Sarah and Daniel must foil his plans in order to avert calamity. . . .

To read this review in its entirety, as it appears in the July 17, 2013 Fort Myers Florida Weekly and the July 18 Naples, Bonita Springs, and Palm Beach Gardens/Jupiter editions, click here Florida Weekly – Riddle of Solomon 1 and here Florida Weekly – Riddle of Solomon 2.

Reprinted in the October 2013 issue of the Federation Star (Jewish Federation of Collier County), L’Chayim (Jewish Federation of Lee and Charlotte Counties) and The Jewish News (Jewish Federation of Sarasota / Manatee).

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Confessions of a book reviewer

“So many books, so little time” is the credo emblazoned on one of my sweatshirts.  Isn’t that the truth?  Among my favorite tee-shirts is “Lead me not into temptation … especially bookstores.” I confess: I’m addicted to reading. Worse, I’m addicted to blabbing about what I read. I want to do you the favor of knowing what I think. You see, dear reader, I’m looking out for your best interests. philjason loves books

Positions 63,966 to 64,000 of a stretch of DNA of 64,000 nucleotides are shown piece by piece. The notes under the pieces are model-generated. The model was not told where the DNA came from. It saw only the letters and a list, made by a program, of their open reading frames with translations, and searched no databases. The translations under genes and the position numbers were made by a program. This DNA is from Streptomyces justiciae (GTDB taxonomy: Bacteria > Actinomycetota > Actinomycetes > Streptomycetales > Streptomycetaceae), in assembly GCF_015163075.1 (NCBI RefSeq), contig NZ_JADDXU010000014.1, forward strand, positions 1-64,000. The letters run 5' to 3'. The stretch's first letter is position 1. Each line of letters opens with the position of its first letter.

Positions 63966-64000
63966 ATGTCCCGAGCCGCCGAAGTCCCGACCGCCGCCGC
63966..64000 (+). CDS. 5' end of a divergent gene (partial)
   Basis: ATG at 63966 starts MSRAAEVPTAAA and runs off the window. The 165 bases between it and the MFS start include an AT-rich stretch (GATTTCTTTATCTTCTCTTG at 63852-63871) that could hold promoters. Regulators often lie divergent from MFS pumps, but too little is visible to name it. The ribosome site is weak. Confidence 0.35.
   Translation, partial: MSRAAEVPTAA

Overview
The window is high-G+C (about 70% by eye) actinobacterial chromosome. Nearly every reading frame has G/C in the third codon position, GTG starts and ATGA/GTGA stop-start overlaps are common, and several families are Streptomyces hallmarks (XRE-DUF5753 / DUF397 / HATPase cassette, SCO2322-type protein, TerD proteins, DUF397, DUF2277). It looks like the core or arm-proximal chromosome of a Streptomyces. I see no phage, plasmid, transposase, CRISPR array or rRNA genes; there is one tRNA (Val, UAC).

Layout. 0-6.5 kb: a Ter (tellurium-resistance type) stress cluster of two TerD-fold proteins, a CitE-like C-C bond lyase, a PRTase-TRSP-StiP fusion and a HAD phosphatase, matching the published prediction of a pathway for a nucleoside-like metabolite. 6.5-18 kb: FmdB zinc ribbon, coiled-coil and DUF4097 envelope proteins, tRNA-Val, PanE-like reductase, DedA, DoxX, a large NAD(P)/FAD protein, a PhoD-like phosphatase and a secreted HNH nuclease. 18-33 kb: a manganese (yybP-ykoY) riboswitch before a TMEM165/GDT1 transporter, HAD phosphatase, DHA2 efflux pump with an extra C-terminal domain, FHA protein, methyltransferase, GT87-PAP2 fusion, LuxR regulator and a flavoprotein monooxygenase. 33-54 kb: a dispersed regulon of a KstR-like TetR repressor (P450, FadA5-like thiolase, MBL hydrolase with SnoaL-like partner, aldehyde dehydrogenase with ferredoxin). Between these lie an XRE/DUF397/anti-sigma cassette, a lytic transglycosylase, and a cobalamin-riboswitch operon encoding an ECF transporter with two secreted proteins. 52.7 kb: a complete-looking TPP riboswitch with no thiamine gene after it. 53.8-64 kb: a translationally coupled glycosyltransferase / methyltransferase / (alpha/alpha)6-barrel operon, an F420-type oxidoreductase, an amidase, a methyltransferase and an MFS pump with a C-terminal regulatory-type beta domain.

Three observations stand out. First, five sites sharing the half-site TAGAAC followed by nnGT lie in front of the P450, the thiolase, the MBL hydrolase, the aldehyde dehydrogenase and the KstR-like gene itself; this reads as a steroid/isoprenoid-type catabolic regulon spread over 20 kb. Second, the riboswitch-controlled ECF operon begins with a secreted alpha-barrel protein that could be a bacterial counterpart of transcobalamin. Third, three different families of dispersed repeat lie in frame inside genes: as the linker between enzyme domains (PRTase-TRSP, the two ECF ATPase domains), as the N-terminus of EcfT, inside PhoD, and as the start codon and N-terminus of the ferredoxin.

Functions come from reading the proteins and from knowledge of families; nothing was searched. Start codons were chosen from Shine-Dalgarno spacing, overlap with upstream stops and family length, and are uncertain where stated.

Well, not really. Usually I do not warn you when a book is not worth your time. With rare exceptions, I do not write negative reviews. Why not? Wouldn’t a balance of negative and positive reviews give my work more credibility? Perhaps it would. I don’t care. I don’t have enough space to tell you what not to read or why you won’t like something. Besides, if a book is inferior, it will sink under its own weighty badness – it doesn’t need my help. Silence can be a good thing.

Many writers, especially novices, do not understand my refusal to write reviews of their efforts. My “Florida Writers” column brings me a lot of email from authors (and publicists) whose attempts at gaining my respectful attention are so poorly scribed that I can only imagine how poor the actual book is. Still, if I see any hope of being able to praise it, I’ll ask for a copy (or a pdf or an e-version). Too often, I end up not reviewing the book, hoping to cast my refusal so that it doesn’t do unnecessary harm.